If you really read the fairy-tales, you will observe that one idea runs from one end of them to the other - the idea that peace and happiness can only exist on some condition. This idea, which is the core of ethics, is the core of the nursery-tales. The whole happiness of fairyland hangs upon a thread, upon one thread. Cinderella may have a dress woven on supernatural looms and blazing with unearthly brilliance; but she must be back when the clock strikes twelve. The king may invite fairies to the christening, but he must invite all the fairies, or frightful results will follow ... A promise is broken to a cat, and the whole world goes wrong. A promise is broken to a yellow dwarf, and the whole world goes wrong. A girl may be the bride of the God of Love himself if she never tries to see him; she sees him and he vanishes away. . .A man and woman are put in a garden on condition that they do not eat one fruit; they eat it, and lose their joy in all the fruits of the earth. This great idea, then, is the backbone of all folklore - the idea that all happiness hangs on one thin veto; all positive joy depends on one negative. Now it is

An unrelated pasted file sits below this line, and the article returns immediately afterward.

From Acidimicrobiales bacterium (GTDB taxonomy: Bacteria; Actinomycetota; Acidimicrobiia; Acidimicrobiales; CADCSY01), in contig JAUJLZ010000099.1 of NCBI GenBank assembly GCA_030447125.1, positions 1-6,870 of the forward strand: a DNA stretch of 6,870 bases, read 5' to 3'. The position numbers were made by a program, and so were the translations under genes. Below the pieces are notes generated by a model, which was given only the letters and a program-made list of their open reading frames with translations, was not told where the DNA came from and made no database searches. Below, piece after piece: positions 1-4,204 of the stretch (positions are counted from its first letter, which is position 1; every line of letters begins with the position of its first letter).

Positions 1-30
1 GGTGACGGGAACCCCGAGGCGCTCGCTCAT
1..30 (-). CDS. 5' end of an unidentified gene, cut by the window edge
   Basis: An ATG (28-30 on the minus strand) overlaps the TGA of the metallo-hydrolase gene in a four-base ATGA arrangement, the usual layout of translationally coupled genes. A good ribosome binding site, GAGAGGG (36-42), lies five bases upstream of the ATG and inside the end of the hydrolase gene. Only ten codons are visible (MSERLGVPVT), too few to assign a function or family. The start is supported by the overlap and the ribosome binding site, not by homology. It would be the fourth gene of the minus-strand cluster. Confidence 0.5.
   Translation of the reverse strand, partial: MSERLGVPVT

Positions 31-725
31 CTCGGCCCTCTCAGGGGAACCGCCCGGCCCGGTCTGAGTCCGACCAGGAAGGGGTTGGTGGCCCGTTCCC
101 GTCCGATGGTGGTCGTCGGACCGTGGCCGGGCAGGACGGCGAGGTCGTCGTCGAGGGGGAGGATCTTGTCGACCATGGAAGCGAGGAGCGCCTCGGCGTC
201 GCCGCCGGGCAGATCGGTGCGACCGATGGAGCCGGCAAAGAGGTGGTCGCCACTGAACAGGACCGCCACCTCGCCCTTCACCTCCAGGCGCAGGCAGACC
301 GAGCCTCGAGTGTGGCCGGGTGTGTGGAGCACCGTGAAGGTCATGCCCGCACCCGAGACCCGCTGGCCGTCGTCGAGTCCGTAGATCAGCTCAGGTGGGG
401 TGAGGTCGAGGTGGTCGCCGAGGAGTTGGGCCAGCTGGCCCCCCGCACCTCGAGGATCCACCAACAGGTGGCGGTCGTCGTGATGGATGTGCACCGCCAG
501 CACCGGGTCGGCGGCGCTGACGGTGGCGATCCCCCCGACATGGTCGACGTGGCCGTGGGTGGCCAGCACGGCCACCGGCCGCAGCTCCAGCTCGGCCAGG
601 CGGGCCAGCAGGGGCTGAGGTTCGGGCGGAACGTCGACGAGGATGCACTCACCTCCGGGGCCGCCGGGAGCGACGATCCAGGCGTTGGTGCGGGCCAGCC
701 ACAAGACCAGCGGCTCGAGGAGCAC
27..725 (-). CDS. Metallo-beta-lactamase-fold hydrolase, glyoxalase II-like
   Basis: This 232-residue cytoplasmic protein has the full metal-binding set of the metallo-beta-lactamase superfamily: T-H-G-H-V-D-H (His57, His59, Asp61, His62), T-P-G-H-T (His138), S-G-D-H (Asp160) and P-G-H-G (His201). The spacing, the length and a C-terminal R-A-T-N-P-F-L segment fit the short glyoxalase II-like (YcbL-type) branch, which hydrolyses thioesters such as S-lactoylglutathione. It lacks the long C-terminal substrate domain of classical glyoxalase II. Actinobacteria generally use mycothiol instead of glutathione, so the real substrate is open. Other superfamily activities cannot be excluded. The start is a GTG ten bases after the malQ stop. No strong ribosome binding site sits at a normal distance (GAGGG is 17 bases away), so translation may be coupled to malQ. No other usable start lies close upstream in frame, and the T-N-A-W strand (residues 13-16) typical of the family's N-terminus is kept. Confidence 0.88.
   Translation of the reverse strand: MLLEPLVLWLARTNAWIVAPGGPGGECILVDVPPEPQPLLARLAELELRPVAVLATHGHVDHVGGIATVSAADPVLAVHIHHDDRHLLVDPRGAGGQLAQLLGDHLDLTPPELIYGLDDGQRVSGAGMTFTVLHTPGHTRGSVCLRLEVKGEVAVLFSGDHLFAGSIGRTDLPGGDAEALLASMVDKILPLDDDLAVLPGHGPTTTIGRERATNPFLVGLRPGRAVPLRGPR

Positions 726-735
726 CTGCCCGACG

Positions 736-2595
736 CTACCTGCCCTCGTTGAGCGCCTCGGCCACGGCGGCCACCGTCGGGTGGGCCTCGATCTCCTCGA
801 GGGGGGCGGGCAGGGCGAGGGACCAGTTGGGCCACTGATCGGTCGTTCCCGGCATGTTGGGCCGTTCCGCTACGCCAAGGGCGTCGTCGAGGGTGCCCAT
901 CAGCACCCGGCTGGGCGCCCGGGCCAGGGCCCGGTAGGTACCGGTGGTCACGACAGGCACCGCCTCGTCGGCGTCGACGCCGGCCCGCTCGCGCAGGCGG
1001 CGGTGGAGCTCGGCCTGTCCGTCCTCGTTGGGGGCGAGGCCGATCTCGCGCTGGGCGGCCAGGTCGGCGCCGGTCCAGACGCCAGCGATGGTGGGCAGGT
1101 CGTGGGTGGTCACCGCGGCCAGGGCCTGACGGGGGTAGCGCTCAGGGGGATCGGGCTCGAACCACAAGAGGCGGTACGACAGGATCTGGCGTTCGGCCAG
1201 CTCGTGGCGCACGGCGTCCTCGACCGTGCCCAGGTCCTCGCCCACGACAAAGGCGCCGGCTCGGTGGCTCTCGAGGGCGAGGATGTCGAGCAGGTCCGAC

obvious that there are many philosophical and religious ideas akin to or symbolized by this; but it is not with them that I wish to deal here. It is surely obvious that all ethics ought to be taught to this fairytale tune; that, if one does the thing forbidden, one